Upon arrival at Union Station in Washington, D.C., I met up with Douglas from North Carolina. We were so thrilled to see each other and begin our journey! Dougie "Fresh" and I traveled to the L'Enfante Hotel via a cab (thankfully the cabbie did not hit any pedestrians). Our excitement for our trip grew exponentially as we entered the hotel, found out our rooms were not ready, and quickly discovered that several other participants were waiting in the lobby. We shared names and stories with one another, and it was already very clear what amazing group of people we were going to spend the next three weeks with.
After chatting in the hotel with more arriving participants, it was time to head to the USHMM museum for our orientation meeting. The 27 participants introduced ourselves as did our leaders Stephen Feinberg and Elaine Culbertson. Stephen and Elaine are accomplished teachers and Holocaust educators who have been affiliated with USHMM for decades. They have been running this trip for many years and have prepared for us an extensive schedule for the next three weeks. With their orientation, we quickly knew that Stephen and Elaine run a tight ship, but have created a truly wonderful itinerary for us!
For dinner, we ate at the hotel and had the honor of listening to Holocaust survivor, Henry Greenbaum. Henry told his story, and we were enthralled by his journey of survival. As just an example, Henry was shot in the head while trying to escape a concentration camp with his sister. Thankfully the bullet grazed him and his cousin tended to his wound, which kept him out Nazi clutches as they searched for those who attempted escape. Henry's story was compelling and beautifully told.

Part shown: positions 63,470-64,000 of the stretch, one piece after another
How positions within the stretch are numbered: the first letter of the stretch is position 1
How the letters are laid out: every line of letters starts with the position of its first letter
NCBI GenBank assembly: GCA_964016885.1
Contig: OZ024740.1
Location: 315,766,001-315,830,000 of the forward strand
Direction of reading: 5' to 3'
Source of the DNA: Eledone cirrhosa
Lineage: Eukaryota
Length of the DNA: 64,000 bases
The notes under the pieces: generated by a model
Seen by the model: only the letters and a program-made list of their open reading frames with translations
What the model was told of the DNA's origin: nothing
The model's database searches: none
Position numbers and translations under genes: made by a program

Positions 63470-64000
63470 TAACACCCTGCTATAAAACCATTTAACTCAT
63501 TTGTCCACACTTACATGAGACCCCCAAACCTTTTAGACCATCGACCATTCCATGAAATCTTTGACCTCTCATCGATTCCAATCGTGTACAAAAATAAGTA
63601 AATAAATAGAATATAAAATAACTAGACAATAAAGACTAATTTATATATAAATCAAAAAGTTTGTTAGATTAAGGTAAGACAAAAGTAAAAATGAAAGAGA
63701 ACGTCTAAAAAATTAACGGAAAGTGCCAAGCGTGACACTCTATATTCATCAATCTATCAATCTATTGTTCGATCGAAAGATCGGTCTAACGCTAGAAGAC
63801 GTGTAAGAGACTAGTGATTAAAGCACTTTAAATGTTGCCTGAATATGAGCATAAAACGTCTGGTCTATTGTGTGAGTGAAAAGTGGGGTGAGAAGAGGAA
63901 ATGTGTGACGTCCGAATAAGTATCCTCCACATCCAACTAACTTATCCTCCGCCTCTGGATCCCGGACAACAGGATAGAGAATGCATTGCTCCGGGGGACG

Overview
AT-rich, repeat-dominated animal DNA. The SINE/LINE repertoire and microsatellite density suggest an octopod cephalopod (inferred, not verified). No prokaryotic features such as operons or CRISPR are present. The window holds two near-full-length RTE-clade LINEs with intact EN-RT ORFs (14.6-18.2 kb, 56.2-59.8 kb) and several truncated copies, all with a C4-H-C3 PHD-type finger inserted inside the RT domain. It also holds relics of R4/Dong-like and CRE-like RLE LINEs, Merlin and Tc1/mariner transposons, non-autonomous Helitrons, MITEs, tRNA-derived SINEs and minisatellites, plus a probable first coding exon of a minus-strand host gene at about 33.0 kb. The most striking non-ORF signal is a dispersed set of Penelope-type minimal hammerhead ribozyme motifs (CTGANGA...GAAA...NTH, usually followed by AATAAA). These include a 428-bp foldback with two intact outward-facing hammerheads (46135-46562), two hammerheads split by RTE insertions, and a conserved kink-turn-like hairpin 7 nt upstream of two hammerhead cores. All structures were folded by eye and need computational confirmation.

Even though it was such a long day, a few of us decided to enjoy a few adult beverages after dinner. We had a wonderful time chatting and getting to know each other better! Many of us slept quite well on that first night!
On Monday morning, we celebrated the fourth of July at the USHMM. On our way to the museum, we saw all of the preparations for the 4th around the Mall. Security was extra tight at the museum, so after some confusion, we entered the museum and began our first full day. In the morning we discussed artifacts and their importance in teaching about historical events--particularly the Holocaust. We were instructed to find a few artifacts per floor of the permanent exhibit that we could utilize in our classrooms. This assignment was really helpful for me since I've been to the USHMM at least a dozen times. With this direction, I looked at the objects in a different lens than usual.
As we made our way through the museum, I found a number of useful artifacts. Many of them are ones we read about or already look at in Holocaust and Human Behavior, but thinking about them differently encouraged me to think about structuring units in new ways. When we were done with the permanent exhibit, we stopped briefly for lunch, and returned to go through the State of Deception propaganda exhibit as well as Daniel's Story. In the afternoon, the group met to discuss our exploration of the museum and discuss the artifacts we found. After an interesting and intellectually stimulating conversation, we headed back to L'Enfante Hotel to prepare for dinner. At dinner we were again fortunate enough to have survivors speak to us. This time it was Roman Kent and his wife who were gracious enough to share their stories with us. Both of them had amazing stories, and according to Roman, his wife very rarely speaks about her story so we considered ourselves a privileged group.
After dinner, we ventured out into DC to explore places to watch their firework display. Dougie and I decided to stay near the hotel and walked just down the street to watch. We had a nice view of the Washington monument and saw the fireworks pretty well from our vantage point. It was very cool to be in DC for the nation's birthday!
Next up is our long day as we travel from Washington, DC to Tel Aviv via Frankfurt, Germany. Hopefully we all get their safely with our luggage!